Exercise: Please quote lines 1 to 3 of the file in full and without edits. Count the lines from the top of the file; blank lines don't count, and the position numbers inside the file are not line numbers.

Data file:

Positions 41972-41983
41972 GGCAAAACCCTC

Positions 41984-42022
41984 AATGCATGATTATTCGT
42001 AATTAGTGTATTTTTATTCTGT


Positions 41972-41983
41972 GGCAAAACCCTC

Positions 41984-42022